In the same year that director Steven Spielberg released the intensely personal Schindler’s List, he also released one of the biggest blockbusters of all time in Jurassic Park.
Based on Michael Crichton’s bestselling novel, Jurassic Park tells the story of a group of scientists who are invited to an island off Costa Rica where all hell breaks loose when the islands prehistoric inhabitants escape from their confides.
The movie also focuses on the relationship between Dr. Alan Grant (Sam Neil) and Dr. Ellie Sattler (Laura Dern), especially Grant’s attitude towards having children which is put to the test when he has to endure the pain of sharing his space with the grandchildren of John Hammond (Richard Attenborough), the wealthy entrepreneur who found a way to bring the dinosaurs back to life by using the DNA of an ancient insect which fed on the creatures during the prehistoric age.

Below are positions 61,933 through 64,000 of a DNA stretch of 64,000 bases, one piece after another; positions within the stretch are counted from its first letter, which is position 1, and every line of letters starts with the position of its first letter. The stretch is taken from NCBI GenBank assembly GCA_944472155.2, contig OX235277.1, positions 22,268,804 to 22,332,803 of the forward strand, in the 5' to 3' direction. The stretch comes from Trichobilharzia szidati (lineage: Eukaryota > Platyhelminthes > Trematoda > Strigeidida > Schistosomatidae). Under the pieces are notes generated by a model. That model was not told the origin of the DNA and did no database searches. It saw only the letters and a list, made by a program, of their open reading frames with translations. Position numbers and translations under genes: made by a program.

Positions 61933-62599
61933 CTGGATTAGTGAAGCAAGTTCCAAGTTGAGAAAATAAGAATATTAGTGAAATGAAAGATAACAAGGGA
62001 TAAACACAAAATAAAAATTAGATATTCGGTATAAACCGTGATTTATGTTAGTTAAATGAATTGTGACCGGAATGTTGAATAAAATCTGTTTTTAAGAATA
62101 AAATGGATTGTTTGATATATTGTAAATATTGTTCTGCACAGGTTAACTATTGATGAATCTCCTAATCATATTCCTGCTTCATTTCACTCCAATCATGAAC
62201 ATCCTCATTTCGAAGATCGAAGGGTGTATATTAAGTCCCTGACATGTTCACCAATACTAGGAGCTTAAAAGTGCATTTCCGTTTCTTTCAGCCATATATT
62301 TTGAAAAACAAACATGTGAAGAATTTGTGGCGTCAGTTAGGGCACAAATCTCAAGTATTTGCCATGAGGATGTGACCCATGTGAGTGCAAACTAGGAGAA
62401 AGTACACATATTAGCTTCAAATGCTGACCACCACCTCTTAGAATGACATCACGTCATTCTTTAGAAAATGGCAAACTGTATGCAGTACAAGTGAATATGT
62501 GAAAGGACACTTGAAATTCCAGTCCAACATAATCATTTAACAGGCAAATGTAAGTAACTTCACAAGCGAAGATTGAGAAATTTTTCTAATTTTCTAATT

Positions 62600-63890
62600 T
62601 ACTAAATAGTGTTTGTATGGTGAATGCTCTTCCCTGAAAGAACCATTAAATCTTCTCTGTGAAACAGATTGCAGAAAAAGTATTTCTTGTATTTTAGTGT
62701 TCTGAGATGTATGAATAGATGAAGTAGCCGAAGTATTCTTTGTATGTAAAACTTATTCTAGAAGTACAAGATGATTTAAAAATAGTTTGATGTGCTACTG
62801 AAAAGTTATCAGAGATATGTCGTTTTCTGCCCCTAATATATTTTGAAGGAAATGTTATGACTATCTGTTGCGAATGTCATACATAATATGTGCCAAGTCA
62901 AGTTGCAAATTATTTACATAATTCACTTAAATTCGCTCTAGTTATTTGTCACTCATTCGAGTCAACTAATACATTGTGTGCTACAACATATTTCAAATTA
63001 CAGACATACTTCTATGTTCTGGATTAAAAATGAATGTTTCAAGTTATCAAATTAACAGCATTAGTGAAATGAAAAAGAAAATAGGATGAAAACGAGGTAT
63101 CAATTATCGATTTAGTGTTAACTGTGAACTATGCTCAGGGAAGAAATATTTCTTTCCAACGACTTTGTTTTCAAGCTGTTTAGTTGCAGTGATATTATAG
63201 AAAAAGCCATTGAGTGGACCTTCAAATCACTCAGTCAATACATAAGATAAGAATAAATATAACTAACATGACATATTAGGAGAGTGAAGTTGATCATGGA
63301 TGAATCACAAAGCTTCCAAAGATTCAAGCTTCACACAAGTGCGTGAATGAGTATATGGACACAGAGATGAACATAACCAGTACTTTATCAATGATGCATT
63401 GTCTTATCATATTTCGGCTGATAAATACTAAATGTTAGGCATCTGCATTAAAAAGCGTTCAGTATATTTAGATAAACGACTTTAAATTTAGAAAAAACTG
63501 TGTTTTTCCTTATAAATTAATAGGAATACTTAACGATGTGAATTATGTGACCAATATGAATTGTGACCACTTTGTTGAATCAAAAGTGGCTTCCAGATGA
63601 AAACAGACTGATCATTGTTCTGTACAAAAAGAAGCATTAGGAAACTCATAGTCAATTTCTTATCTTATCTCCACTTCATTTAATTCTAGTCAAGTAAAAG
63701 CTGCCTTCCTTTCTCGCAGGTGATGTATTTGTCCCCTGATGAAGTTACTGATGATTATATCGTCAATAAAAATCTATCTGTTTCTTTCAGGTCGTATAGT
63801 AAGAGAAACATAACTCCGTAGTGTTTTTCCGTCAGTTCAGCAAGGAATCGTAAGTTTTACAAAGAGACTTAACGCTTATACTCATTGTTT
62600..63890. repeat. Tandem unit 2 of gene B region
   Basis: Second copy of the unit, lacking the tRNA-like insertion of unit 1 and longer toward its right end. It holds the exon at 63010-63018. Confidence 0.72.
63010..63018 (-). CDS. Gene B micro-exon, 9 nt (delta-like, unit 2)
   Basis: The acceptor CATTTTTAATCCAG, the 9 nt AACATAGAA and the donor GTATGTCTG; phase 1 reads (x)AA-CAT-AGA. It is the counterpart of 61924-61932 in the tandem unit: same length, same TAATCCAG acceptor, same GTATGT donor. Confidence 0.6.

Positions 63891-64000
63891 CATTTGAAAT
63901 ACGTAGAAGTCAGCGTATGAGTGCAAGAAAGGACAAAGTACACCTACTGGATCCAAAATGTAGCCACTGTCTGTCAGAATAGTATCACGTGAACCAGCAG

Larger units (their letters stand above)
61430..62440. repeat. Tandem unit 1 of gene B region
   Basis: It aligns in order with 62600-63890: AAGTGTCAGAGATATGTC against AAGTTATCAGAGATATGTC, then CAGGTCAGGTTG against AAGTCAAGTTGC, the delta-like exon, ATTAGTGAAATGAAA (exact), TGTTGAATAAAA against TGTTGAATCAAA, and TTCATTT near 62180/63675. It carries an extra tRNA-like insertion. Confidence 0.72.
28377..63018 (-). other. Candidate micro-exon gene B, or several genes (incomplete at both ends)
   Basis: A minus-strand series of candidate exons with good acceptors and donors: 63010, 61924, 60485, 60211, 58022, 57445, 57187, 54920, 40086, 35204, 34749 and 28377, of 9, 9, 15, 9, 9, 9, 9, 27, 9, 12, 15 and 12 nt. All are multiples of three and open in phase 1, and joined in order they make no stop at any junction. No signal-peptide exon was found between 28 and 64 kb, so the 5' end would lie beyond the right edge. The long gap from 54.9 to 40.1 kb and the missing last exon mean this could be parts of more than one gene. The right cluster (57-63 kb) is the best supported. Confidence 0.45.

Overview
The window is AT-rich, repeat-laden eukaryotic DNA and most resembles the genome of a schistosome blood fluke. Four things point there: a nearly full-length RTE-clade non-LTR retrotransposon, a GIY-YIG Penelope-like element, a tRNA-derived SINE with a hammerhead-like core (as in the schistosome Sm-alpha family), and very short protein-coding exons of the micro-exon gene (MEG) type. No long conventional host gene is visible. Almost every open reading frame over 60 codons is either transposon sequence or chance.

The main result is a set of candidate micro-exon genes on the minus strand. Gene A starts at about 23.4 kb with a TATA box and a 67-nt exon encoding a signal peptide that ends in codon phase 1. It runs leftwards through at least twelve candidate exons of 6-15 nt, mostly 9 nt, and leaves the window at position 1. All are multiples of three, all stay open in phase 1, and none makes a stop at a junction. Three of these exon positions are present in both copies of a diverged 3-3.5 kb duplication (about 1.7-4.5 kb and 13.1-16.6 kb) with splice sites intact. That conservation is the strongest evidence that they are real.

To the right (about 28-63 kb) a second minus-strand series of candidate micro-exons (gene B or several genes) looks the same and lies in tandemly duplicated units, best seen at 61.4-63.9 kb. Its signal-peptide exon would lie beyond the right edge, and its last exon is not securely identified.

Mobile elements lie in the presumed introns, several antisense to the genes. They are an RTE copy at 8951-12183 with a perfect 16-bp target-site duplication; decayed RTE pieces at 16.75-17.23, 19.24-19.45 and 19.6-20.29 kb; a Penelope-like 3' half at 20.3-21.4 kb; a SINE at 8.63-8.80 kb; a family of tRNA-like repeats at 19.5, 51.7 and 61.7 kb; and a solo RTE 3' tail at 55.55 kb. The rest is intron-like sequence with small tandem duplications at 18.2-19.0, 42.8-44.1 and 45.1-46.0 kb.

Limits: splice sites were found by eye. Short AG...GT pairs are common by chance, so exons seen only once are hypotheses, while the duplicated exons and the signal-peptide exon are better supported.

While maintaining some of the main elements from his previous movies (big effects, family values), Jurassic Park is also a good monster movie. While it does not reach the same blood curling heights of Jaws, there are still some terrifically tense scenes.
The effects mix of CGI and animatronics still look good compared to today’s standards, while acting wise everyone involved does what they are supposed to do which is to play support to the various creatures who are the real stars of the film, thanks to the excellent effects team who all received worthy Academy Awards.
Jurassic Park is the type of summer blockbuster that only Spielberg could muster. Backed with a huge budget and with only the best in the business at his disposal, Spielberg continues to make fun adventure movies that appeal to adults and children alike while also bringing to life much serious fair such as The Color Purple and Schindler’s List.
Jurassic Park has secured its spot as one of Spielberg’s better effects driven films and still looks great a little over 20 years after its release.